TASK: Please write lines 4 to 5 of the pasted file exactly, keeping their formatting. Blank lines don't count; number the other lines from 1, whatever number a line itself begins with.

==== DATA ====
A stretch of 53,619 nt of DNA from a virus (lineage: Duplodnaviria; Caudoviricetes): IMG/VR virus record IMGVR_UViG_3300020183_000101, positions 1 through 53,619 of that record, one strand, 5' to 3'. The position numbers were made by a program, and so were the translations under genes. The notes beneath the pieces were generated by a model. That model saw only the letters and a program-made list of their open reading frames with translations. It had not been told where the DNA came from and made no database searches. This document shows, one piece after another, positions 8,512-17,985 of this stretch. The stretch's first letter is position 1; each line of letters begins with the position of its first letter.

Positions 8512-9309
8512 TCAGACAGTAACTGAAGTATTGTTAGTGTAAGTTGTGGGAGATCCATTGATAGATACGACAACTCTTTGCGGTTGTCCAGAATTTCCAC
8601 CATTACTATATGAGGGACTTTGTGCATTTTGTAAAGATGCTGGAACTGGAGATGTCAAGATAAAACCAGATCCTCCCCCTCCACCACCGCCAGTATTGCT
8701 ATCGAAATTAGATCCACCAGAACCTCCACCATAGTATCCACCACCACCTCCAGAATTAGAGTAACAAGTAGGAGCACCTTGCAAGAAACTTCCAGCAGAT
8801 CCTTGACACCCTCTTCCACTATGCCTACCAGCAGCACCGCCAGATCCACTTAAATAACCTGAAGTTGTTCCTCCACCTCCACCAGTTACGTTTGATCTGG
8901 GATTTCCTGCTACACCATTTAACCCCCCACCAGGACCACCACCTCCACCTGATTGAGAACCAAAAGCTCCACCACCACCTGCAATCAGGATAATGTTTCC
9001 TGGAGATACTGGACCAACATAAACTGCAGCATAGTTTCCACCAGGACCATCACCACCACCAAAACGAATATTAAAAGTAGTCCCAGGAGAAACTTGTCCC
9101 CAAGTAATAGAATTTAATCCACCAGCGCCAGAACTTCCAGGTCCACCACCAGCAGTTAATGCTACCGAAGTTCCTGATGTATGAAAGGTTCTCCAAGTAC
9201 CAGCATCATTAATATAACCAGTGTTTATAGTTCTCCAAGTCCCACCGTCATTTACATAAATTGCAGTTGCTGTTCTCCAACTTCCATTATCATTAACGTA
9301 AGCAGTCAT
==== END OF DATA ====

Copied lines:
8601 CATTACTATATGAGGGACTTTGTGCATTTTGTAAAGATGCTGGAACTGGAGATGTCAAGATAAAACCAGATCCTCCCCCTCCACCACCGCCAGTATTGCT
8701 ATCGAAATTAGATCCACCAGAACCTCCACCATAGTATCCACCACCACCTCCAGAATTAGAGTAACAAGTAGGAGCACCTTGCAAGAAACTTCCAGCAGAT